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The term isoinertial derives from the words iso (same) and inertial (resistance), which in one terminology describes the primary concept of the isoinertial system, or expressing the same inertia in both the concentric phase and the eccentric.

The Origins[edit]

Since the late eighties, during long-duration space travel, was placed as a problem as the ability to maintain power the muscles of astronauts engaged in missions, given that the absence of gravity led to an environment in which they operated ipotrofismo of the musculoskeletal system, no longer called to support the load of the body weight, as well as a reduction in bone mineral density. Studies and research carried out about a solution that led to the strengthening of muscles of astronauts and subsequently, over the years, has become a method of muscle training very useful for preservation, prevention and rehabilitation. In practice it was created a system for resistance training with a belt and a flywheel that, driven by the belt, controlling a process which generated movement regardless of the strength of gravity.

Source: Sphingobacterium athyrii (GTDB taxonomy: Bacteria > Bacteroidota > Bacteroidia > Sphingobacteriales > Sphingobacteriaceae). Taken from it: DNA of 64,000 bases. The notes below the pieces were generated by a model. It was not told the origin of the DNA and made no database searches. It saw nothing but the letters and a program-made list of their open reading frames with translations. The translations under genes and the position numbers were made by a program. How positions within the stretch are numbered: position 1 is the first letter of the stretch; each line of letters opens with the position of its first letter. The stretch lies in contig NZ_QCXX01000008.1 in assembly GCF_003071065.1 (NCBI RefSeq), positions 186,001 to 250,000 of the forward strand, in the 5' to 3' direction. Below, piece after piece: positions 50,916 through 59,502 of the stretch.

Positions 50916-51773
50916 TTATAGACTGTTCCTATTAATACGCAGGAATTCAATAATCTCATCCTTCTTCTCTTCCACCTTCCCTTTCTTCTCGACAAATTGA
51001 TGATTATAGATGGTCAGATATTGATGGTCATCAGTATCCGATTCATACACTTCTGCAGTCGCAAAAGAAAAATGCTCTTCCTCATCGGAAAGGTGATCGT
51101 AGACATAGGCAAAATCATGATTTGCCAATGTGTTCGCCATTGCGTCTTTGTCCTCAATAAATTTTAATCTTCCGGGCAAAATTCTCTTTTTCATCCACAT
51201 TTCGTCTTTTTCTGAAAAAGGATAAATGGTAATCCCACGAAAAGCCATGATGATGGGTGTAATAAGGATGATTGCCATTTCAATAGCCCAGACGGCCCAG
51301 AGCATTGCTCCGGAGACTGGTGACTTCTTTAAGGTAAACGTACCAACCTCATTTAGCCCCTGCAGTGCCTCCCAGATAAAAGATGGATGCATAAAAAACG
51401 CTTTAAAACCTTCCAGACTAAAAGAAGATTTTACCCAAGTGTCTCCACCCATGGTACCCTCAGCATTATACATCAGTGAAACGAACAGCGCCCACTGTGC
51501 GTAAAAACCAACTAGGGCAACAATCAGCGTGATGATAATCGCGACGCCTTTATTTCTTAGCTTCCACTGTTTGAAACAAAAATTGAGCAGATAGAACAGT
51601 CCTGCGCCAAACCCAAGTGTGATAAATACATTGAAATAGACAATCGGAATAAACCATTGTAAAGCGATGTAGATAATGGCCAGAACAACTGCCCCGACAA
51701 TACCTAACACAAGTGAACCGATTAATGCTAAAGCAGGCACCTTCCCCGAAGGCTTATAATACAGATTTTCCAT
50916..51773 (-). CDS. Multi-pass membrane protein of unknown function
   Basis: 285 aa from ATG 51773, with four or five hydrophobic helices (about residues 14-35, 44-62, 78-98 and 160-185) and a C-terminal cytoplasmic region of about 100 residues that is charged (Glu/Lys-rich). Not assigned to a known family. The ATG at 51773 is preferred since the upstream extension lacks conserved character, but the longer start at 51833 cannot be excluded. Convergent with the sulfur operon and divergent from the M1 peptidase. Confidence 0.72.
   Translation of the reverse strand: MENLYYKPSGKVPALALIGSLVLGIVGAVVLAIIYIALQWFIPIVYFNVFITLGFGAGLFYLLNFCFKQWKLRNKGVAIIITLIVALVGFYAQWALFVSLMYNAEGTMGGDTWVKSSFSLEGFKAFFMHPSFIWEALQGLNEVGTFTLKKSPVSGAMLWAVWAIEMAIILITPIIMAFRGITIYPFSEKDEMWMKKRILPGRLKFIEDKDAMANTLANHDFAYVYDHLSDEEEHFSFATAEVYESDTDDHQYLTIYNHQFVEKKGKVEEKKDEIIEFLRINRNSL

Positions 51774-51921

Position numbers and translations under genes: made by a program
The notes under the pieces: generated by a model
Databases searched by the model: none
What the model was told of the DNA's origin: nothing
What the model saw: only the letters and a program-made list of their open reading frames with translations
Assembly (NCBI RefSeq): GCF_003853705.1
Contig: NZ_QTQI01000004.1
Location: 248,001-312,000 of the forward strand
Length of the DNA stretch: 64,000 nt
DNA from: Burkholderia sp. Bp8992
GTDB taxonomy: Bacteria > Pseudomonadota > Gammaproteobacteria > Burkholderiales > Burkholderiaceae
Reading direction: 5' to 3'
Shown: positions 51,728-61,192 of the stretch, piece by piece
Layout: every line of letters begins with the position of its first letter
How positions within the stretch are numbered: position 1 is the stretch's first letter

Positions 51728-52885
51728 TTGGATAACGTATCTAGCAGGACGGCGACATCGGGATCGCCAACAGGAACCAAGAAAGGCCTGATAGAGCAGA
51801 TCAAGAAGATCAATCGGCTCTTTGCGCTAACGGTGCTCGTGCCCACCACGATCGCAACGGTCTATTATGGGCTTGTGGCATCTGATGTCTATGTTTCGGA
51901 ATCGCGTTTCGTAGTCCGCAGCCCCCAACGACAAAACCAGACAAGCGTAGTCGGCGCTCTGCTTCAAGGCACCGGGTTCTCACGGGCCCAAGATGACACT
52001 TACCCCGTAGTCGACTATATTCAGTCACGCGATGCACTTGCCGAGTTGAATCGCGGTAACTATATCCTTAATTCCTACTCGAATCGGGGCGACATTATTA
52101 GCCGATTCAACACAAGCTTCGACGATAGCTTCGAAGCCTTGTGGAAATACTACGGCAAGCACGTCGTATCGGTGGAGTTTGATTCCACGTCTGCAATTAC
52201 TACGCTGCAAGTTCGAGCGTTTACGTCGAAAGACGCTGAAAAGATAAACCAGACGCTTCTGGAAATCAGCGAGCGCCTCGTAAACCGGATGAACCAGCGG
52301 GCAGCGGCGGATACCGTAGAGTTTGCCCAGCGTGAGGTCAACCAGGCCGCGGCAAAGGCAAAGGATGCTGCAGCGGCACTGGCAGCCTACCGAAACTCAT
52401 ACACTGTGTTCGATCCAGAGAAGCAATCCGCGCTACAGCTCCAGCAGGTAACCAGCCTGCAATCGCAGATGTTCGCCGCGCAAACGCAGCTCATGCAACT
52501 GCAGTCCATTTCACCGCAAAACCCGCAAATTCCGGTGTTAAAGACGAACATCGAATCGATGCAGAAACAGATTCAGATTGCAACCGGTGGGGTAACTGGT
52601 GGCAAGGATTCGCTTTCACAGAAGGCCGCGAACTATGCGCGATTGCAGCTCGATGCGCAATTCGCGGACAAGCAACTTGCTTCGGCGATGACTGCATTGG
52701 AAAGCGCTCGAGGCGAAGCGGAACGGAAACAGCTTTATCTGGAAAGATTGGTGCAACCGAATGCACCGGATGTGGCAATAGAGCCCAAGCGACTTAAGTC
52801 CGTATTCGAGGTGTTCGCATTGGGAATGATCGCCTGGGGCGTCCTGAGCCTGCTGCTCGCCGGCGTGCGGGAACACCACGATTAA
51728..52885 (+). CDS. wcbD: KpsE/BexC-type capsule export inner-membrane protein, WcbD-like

The Isoinertial Method[edit]

The isoinertial's muscle activity follows the muscular action of the sporting gesture or rather what the body or parts of it are in duty to perform in sports, according to which, in strength and speed variable, an inertial load (such as a ball), a limb or the body itself (such as when accelerating or changing direction) the athlete is forced to respond at the level coordinative motor and neuromuscular very quickly to situations and motor gestures sudden and not predetermined.

The Benefits[edit]

The great utility of the isoinertial method and at the same time what makes it different from the normal isotonic muscle movement lies in the fact that the action isotonic developed in conventional exercises (strength machines and free weights), the resistance is constant throughout the whole of movement in both the concentric phase in which the eccentric, which is equivalent to the set load. In the isoinertial method the resistance is adapted in every moment and is proportional to the force developed in the sense that the greater the force expressed by the subject in the concentric phase, the greater will be the acceleration with which the flywheel reacts.